There’s a good argument that PUCs shouldn’t solely stop utilities from unfairly elevating electrical energy prices, but additionally push them to guard shoppers’ futures. Legislators in Maryland, Colorado, Hawaii, Rhode Island, Maine, and Massachusetts agree. Every just lately enacted laws requiring PUCs to think about the consequences of local weather change and assist advance insurance policies that deal with the disaster. “The states which have been best in advancing renewables and powerful greenhouse fuel [limits] have achieved it via legislative mandate,” says David Littell, a former commissioner of the Maine Public Utilities Fee.

Typically these directives are broad and permissive. In Maryland, for instance, final summer time state lawmakers handed Home Invoice 298, which directs the PUC to think about “the safety of the worldwide local weather.” The fee was already evaluating the way it may modernize the grid and scale back prices by trying into power storage, electrical automobiles, and time-of-use charges. It just lately accepted purposes for offshore wind. Now it has a mandate to additional combine local weather prices into its work.

In different states the mandates relate to particular legal guidelines. In Rhode Island, commissioners are evaluating implement a brand new authorized goal, set final summer time, to scale back emissions to zero by 2030. The state PUC has some expertise on this space. It is already answerable for implementing a cap-and-trade program to scale back emissions throughout the Northeast and Mid-Atlantic often called the Regional Greenhouse Fuel. Due to that program, “a few of the prices of carbon air pollution within the electrical sector are already included out there worth,” says Abigail Anthony, who serves on Rhode Island’s public utility fee and the nonprofit Nationwide Affiliation of Regulatory Utility Commissioners board. Now the state can incoporate extra.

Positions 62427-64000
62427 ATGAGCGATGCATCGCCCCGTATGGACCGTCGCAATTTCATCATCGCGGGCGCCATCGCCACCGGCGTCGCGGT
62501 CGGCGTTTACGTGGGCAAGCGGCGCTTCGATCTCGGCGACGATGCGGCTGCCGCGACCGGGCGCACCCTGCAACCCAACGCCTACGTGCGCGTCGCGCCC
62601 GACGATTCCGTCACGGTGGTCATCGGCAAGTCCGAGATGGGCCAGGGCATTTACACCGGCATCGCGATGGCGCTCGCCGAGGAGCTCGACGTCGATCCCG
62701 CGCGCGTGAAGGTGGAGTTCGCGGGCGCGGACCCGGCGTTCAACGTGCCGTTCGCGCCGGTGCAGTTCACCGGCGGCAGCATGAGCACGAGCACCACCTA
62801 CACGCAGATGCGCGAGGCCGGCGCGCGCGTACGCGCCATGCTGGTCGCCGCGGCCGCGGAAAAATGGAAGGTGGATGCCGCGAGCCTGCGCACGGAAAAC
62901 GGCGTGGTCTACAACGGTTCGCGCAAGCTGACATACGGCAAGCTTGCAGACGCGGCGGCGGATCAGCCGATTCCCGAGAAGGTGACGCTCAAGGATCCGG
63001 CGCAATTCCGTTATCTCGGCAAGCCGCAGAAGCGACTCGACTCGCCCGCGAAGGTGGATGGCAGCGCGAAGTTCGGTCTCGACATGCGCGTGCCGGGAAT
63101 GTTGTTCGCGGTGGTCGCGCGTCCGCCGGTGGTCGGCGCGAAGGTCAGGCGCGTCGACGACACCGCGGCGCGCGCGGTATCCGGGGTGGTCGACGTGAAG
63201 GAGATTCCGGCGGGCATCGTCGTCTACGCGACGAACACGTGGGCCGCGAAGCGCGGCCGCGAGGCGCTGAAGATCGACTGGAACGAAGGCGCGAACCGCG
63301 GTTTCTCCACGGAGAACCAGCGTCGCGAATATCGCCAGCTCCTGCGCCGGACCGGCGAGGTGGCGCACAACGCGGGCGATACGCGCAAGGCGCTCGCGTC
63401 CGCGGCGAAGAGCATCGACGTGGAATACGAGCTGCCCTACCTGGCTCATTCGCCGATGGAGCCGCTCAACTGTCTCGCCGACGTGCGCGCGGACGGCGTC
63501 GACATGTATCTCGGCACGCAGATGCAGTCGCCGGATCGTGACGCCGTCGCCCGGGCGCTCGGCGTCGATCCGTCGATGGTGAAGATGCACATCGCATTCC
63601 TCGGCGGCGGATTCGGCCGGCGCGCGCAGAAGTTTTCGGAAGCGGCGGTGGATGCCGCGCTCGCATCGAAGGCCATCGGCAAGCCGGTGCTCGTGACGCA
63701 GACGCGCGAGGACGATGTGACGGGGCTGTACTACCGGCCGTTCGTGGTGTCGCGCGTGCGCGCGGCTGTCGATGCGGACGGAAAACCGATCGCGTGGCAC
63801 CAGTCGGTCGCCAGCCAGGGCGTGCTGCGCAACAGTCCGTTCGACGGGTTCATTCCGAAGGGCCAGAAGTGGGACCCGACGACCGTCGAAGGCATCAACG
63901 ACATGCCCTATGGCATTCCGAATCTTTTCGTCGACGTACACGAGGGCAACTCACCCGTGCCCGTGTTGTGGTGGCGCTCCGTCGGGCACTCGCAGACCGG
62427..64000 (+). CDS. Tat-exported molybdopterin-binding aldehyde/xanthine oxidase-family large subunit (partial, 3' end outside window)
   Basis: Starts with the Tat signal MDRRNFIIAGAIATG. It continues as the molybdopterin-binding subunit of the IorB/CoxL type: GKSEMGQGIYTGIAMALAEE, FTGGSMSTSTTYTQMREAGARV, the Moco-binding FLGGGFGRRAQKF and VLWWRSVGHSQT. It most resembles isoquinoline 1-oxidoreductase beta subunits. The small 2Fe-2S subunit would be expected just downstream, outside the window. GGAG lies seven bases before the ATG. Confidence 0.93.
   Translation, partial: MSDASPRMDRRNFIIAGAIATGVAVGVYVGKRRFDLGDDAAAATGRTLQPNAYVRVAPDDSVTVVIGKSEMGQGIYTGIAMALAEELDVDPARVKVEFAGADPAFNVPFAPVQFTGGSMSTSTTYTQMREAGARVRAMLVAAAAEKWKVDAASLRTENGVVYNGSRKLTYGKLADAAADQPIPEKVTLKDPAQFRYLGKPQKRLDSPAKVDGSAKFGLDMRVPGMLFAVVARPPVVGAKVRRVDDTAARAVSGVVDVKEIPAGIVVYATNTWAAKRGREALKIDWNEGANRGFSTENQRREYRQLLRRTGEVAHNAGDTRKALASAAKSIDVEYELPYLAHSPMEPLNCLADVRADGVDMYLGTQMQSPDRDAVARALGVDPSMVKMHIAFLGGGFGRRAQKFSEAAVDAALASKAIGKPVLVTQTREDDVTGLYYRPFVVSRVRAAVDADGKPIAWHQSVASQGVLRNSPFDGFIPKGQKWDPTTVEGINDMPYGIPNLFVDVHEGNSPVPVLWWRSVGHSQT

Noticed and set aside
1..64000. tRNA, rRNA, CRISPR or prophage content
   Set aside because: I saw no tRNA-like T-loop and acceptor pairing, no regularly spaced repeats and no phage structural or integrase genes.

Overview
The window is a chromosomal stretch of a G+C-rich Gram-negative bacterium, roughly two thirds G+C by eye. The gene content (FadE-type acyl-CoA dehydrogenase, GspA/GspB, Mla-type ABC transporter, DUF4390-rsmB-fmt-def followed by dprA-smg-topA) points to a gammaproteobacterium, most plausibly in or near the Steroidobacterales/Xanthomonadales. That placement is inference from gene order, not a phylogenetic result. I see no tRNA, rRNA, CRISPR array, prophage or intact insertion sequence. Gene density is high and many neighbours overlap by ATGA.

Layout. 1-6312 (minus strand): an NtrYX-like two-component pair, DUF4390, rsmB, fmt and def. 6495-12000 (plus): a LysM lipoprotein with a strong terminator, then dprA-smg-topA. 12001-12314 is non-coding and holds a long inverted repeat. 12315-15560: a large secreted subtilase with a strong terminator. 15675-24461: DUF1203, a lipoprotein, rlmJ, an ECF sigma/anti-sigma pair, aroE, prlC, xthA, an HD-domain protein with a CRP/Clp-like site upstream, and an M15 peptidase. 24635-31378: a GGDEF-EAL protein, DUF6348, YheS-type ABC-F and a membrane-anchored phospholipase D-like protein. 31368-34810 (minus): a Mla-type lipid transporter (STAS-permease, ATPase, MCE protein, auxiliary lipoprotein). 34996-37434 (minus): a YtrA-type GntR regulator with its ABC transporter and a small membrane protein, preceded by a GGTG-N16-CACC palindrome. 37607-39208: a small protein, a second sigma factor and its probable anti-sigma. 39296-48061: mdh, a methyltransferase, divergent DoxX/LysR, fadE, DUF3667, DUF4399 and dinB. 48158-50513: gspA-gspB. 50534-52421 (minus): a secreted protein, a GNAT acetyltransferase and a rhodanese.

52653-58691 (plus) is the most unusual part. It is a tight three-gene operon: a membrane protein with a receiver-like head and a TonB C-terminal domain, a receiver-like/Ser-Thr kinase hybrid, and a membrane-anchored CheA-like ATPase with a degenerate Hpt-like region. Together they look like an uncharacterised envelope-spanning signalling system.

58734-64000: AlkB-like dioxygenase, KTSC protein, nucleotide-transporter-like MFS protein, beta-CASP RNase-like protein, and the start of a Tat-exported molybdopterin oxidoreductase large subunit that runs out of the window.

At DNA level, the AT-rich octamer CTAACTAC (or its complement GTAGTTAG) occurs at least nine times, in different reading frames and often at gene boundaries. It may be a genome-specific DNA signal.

There’s room for boldness in what they take into account a local weather value. Anthony argues that “the societal value of carbon air pollution,” reminiscent of stronger storms and rising seas, that aren’t mirrored out there can “rightfully may be attributed to electrical energy consumption.” PUCs may embody these prices in pricing electrical energy calculations, she says. 

Whether or not or not they’re directed by the state, commissions have extra energy than they’re presently utilizing. “Commissioners have discretion within the prices that they take into account, and so they’re not totally making the most of it,” says Alicia Brown, an power analyst with Savannah, Georgia, a metropolis pushing the state’s largest power supplier to supply extra clear electrical energy. Underneath current statues many may ramp up packages that incentivize shoppers to buy energy-efficient home equipment or scale back electrical energy use when demand is excessive, Brown says. And reconsidering power prices to incorporate fossil fuels’ results on the local weather and shoppers may end in new efforts to meaningfully scale back emissions and develop renewable power, say each Eyocko and Brown.

Nonetheless, most PUCs exist to judge the economics of electrical energy, not the prices to individuals from the implications of local weather change or damages to the atmosphere. “The commissions actually aren’t designed [to] and actually do not successfully speed up cleaner era and grid modernization,” Littell says. “They’re designed to manage the established order.” However given the commissions’ purview and experience, that could be altering, and we may quickly discover that the businesses can be taught some new methods.